- European equities rebounded Wednesday as investors focused on bright data and earnings, despite ongoing Covid fears.
- London won 1.2% in late morning deals, while Frankfurt stocks jumped 1.3% and Paris gained 1.0% at around midday.
- Eurozone economic activity accelerated somewhat in April, sparking hope that the bloc would exit a double-dip recession.
European equities rebounded Wednesday as investors focused on bright data and earnings, despite ongoing Covid fears.
London won 1.2% in late morning deals, while Frankfurt stocks jumped 1.3% and Paris gained 1.0% at around midday.
Oil prices also forged higher on hopes for a recovery in demand, but the euro nudged lower versus the dollar.
"European bourses are flying higher today, helped by strong earnings and accelerating business activity in the region," said OANDA analyst Sophie Griffiths.
"Corporate earnings gave investors further reason to cheer with big names such as Deutsche Post and Hugo Boss posting impressive numbers."
Eurozone economic activity accelerated somewhat in April, according to a key survey which sparked hope that the bloc would exit a double-dip recession.
IHS Markit's eurozone composite Purchasing Managers' Index (PMI), a key gauge of business activity, rose to 53.8 points in April from 53.2 in March, above the crucial 50-point level that indicates growth.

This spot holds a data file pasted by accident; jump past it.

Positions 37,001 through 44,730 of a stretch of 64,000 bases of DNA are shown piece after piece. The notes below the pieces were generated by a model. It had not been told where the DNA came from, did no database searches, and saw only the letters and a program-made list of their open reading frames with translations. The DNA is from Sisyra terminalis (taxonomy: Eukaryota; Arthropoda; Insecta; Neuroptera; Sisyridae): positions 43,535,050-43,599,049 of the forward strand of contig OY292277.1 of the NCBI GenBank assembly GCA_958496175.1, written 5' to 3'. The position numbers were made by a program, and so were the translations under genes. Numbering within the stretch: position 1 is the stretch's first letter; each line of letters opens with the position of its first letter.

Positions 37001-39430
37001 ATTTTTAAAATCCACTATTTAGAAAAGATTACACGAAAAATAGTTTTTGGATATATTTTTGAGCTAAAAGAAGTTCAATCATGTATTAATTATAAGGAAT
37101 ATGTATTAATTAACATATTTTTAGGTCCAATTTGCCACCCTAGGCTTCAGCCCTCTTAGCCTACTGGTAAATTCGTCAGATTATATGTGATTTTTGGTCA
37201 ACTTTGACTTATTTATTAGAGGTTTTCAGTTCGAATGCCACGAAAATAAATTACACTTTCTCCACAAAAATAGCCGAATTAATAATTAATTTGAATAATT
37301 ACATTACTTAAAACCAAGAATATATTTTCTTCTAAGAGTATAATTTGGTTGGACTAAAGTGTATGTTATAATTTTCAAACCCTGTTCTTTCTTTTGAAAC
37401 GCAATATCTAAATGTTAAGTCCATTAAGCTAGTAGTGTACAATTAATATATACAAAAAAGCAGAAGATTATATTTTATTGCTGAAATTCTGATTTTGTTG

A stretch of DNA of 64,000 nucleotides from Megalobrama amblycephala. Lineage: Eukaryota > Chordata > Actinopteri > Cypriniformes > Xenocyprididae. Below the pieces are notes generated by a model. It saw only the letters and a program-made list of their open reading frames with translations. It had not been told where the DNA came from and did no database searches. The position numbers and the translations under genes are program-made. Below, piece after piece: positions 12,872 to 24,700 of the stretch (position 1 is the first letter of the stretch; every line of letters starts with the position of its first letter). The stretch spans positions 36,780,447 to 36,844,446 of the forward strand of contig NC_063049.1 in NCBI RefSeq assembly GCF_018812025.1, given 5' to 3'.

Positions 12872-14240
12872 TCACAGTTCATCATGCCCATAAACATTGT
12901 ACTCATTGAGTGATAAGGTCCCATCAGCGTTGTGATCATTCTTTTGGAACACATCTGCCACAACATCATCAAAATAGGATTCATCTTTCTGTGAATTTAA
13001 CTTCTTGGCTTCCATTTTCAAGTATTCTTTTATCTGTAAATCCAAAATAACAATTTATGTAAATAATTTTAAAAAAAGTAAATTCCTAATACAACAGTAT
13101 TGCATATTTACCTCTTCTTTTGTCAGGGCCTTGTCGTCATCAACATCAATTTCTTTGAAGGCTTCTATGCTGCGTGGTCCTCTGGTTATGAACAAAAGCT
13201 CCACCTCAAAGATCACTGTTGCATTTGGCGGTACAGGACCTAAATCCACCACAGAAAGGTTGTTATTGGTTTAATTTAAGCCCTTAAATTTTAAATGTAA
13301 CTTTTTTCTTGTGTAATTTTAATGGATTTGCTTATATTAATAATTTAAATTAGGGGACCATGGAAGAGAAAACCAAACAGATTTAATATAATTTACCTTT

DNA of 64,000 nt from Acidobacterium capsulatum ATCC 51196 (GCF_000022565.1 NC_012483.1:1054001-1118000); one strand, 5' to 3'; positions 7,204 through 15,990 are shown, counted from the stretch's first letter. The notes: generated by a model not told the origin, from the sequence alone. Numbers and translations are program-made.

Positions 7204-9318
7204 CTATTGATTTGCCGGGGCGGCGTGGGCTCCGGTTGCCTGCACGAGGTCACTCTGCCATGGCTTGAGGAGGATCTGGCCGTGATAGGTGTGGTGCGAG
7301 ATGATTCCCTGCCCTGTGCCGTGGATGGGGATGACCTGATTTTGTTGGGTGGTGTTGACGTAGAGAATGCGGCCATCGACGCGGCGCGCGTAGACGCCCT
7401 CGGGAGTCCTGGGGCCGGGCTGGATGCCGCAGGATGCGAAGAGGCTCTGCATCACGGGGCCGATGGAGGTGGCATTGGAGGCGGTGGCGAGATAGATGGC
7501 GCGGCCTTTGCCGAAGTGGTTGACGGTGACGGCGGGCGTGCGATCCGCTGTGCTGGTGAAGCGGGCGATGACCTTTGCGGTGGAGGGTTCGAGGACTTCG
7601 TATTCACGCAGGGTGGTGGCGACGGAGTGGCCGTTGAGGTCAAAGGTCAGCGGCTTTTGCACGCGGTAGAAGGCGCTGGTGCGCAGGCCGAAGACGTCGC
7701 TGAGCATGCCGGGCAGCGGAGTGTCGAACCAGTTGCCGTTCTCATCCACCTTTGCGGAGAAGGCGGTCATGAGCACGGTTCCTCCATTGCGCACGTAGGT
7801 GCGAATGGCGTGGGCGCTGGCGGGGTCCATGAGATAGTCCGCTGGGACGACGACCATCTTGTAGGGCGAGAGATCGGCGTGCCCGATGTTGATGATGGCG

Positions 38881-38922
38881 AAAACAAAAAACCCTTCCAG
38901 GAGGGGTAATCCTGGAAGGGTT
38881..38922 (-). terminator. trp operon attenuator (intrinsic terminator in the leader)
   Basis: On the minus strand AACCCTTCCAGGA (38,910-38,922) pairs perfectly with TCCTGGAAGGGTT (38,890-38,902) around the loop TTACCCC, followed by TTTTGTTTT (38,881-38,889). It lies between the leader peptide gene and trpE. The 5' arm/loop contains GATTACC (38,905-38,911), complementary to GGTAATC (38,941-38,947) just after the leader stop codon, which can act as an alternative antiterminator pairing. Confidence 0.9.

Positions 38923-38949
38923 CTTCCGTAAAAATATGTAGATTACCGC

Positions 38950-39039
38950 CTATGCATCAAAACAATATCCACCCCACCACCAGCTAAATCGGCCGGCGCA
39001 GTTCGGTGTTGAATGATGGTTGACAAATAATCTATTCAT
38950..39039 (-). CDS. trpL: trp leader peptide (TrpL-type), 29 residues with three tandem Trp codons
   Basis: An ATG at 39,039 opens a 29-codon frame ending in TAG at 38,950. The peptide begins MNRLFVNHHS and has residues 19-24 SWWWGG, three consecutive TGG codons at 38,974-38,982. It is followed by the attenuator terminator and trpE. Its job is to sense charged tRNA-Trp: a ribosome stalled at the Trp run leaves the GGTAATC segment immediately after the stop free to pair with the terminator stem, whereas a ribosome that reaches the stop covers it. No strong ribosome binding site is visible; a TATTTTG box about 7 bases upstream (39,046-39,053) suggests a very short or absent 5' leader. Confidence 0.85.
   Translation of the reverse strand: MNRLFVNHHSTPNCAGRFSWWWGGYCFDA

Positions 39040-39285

The survey data "provide encouraging evidence that the eurozone will pull out of its double-dip recession in the second quarter," said IHS Markit chief business economist Chris Williamson.
"A manufacturing boom, fuelled by surging demand both in domestic and export markets as many economies emerge from lockdowns, is being accompanied by signs that the service sector has now also returned to growth."
Official data last week showed that the eurozone economy fell into its second recession in less than a year in the first quarter, hit by slow vaccinations and pandemic lockdowns.
All three main European markets had fallen sharply on Tuesday on concerns over high valuations as investors reassessed recent bumper gains.
The mood also soured after Treasury Secretary Janet Yellen suggested that US interest rates might need to be increased as government spending measures fan inflation and the economy surges.
Yellen's remarks roiled Wall Street overnight and sent Asian indices mostly falling on Wednesday.
Her comments appeared to be a deviation from the united front top officials have put up in trying to reassure investors that the Federal Reserve's ultra-easy monetary policies will remain in place until the recovery is well on track.
In a pre-recorded conversation with The Atlantic, she said borrowing costs might have to be increased "somewhat" to temper inflation if President Joe Biden's latest spending plans - which are worth more than $4 trillion - are enacted and the economy heats up.
However, Yellen later clarified the comments, saying she was neither predicting nor suggesting the Fed tighten rates.